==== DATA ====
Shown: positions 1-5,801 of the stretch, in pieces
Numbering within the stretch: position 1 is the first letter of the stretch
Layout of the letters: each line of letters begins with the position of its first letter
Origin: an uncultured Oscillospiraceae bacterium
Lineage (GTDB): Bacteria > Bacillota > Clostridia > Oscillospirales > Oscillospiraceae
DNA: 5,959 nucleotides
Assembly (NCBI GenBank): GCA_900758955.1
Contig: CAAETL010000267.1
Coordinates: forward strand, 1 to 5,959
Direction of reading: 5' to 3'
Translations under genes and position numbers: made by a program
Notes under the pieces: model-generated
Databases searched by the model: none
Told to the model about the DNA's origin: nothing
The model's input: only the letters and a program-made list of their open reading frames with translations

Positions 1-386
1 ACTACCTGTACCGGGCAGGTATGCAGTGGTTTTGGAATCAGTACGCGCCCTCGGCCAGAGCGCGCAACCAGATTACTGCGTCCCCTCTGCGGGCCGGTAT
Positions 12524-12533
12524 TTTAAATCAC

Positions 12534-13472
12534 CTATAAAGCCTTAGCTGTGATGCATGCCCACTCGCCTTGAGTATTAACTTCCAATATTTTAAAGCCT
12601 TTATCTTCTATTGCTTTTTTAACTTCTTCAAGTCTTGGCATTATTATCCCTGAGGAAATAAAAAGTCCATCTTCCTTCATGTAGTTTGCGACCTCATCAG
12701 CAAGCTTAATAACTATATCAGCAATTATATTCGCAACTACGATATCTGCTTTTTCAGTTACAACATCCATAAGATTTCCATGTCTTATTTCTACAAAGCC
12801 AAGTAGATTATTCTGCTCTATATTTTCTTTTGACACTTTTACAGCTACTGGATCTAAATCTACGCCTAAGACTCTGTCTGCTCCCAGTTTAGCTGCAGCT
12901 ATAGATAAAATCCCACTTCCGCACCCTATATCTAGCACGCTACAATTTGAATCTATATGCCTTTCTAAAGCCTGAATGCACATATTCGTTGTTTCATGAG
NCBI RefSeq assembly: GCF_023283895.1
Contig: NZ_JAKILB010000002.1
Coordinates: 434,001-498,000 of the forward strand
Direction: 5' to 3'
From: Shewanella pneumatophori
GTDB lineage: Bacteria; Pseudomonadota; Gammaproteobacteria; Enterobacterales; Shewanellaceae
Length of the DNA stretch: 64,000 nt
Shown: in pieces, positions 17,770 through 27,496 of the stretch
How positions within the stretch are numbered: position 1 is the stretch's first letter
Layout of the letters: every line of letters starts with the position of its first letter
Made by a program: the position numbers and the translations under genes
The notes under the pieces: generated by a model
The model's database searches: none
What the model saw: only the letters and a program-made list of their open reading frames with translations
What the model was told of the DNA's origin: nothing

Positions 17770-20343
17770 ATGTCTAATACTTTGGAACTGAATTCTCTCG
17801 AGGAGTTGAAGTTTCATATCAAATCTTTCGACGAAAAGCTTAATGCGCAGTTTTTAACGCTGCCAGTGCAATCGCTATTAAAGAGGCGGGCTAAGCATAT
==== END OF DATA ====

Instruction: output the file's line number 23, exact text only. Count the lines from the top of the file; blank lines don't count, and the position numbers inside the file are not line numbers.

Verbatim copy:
12701 CAAGCTTAATAACTATATCAGCAATTATATTCGCAACTACGATATCTGCTTTTTCAGTTACAACATCCATAAGATTTCCATGTCTTATTTCTACAAAGCC